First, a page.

Web of Things
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Web of Things
How wirelessly connecting objects to the Internet can help organisations anticipate change.
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These Are The Killer Apps That Will Make 'The Internet Of Things' Indispensable In Everyday Life

These Are The Killer Apps That Will Make 'The Internet Of Things' Indispensable In Everyday Life | Web of Things | Scoop.it

Here are some of the devices and applications that will be implemented at the consumer and civic level that we think will make the Internet of Things, or IOT, a critically important part of our daily lives:

Kitchen and home appliances  such as refrigerators, washers and dryers, and coffee makers that can keep track of when the milk is out and let you know when the clothes are dry.

 

Lighting and heating products , including bulbs, thermostats, and air conditioners that maximize energy efficiency.

 

Safety and security monitoring devices such as baby and assisted living monitoring systems, smoke detectors, fire hydrants, cameras, sensor-equipped drawers and safes, and home alarm systems. 

 

Health and fitness products that measure exercise, steps, sleep, weight, blood pressure, and other statistics.

 

Intelligent traffic management systems , including toll-taking operations, congestion penalties, and smart parking-space management.

 

Waste management systems , such as garbage cans and recycle bins with RFID tags that allow sanitation staff to see when garbage has been put out."Pay as you throw programs" are also likely to decrease garbage waste and increase recycling efforts.

 

Industrial uses , including Internet-managed assembly lines, connected factories, and warehouses, etc.

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Cyber Security in the Internet of Things

Cyber Security in the Internet of Things | Web of Things | Scoop.it

Why do we say IoT requires new thinking about cyber security? Mainly because of the level of data sharing involved. This is a fast-evolving feature of the IoT, around which industrial equipment markets have not yet aligned. Note that we can trace the origins of the IoT to the early efforts by engineers in Original Equipment Manufacturers (OEMs) to find ways to monitor, objectively and in real time, how the machines they designed for customers actually performed in the real word. They tended to use the terms telematics and mobile resource management. Soon, however, it became clear how valuable such data would be to their colleagues in product marketing, and in turn to customer service and technical support. As for the customers themselves, they received some benefits, such as maintenance alerts but, generally speaking, they had access to little real-time data, and it was difficult to work with when they did get it.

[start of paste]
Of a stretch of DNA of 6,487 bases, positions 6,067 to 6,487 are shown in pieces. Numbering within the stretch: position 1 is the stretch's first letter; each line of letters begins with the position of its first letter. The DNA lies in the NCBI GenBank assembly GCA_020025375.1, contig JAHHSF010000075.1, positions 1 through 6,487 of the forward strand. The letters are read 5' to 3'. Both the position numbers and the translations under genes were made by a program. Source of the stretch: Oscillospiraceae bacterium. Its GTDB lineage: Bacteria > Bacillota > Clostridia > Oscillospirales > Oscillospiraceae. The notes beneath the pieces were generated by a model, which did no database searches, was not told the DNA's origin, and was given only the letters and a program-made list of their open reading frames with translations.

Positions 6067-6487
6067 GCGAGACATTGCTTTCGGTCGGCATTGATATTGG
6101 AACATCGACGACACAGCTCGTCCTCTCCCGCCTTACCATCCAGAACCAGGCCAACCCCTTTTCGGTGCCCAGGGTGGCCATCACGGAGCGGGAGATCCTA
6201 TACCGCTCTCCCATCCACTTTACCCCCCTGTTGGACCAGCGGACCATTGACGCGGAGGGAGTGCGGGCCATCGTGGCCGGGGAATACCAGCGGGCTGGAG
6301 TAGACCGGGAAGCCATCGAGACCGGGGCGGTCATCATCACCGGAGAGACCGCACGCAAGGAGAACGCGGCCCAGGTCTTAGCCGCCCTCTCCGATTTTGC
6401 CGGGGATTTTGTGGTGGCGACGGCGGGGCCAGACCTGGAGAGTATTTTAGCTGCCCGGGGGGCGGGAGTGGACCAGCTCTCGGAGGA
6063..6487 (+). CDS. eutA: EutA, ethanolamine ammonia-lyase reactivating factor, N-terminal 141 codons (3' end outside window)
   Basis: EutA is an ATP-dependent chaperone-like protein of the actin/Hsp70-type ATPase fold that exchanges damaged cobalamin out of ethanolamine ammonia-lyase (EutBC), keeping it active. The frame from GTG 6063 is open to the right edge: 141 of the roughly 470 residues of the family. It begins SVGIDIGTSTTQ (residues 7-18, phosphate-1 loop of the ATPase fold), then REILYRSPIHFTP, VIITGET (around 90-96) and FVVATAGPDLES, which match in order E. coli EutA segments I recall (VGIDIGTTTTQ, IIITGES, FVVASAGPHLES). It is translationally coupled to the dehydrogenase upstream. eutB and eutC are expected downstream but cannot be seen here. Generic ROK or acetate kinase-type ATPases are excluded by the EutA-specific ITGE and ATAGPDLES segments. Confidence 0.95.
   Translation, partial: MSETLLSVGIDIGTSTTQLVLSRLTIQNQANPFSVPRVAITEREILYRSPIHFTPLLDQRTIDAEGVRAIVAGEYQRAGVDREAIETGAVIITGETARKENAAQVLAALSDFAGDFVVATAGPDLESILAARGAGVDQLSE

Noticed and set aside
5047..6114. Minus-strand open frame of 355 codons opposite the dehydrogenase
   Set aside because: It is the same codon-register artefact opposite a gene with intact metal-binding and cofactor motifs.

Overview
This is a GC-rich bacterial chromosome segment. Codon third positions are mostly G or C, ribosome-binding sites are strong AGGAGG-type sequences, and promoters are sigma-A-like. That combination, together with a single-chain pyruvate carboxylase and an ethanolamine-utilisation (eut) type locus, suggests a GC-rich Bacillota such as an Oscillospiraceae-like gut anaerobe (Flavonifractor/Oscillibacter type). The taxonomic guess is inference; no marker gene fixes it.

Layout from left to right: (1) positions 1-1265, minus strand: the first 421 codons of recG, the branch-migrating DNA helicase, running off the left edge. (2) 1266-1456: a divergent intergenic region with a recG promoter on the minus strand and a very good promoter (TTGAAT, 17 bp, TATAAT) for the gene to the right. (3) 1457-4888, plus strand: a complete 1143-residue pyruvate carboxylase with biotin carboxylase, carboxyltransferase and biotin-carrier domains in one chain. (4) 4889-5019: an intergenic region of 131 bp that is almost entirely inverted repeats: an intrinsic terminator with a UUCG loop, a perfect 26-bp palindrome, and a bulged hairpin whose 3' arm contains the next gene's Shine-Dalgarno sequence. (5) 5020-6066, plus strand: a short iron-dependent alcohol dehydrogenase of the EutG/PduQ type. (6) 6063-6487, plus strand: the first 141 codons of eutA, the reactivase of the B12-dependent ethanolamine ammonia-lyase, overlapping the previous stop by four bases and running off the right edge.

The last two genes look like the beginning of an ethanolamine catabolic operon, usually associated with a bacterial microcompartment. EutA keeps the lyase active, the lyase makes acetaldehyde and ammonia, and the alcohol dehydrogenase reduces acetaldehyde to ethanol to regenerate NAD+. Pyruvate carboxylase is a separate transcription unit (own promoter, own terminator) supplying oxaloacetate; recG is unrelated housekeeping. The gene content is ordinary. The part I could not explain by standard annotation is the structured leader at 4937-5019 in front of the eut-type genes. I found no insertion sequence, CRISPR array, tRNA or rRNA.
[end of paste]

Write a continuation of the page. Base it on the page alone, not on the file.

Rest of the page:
Today, growing numbers of customers recognize how that data could inform their own operations, and even feel it is rightfully theirs, leading to battles over who owns and has access to what data, who is responsible for securing it, and a long list of other related questions. What's more, as systems built by different OEMs interact, there is infighting among them as to what constitutes sensitive or competitive intelligence. Simultaneously, everyone must address the question of how shared access to data exposes them to new legal liabilities with their trading partners.

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the spime arrives

A short scenario written by Bruce Sterling and produced in collaboration with Scott Klinker and his students at Cranbrook Academy of Art exploring 'the internet of things' - new ways of connecting data and the physical world as a model of sustainable design.

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Vijay Kumar: Robots that fly ... and cooperate | Video on TED.com

TED Talks In his lab at Penn, Vijay Kumar and his team build flying quadrotors, small, agile robots that swarm, sense each other, and form ad hoc teams -- for construction, surveying disasters and far more.
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Printable transistors usher in 'internet of things'

Printable transistors usher in 'internet of things' | Web of Things | Scoop.it

snippet:

"Thinfilm, a Norwegian developer of printable memory, has co-announced with California's Xerox PARC a development that takes a big step towards the day when every manufactured object will report in to the internet.

 

Yes, the "internet of things" – the buzzword of the decade.

 

Thinfilm and PARC's breakthrough is a technology that can print not only memory onto, well, thin films, but can now also print transistors to address and manage that memory."

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The Internet of Things and the future of manufacturing | McKinsey & Company

The Internet of Things and the future of manufacturing | McKinsey & Company | Web of Things | Scoop.it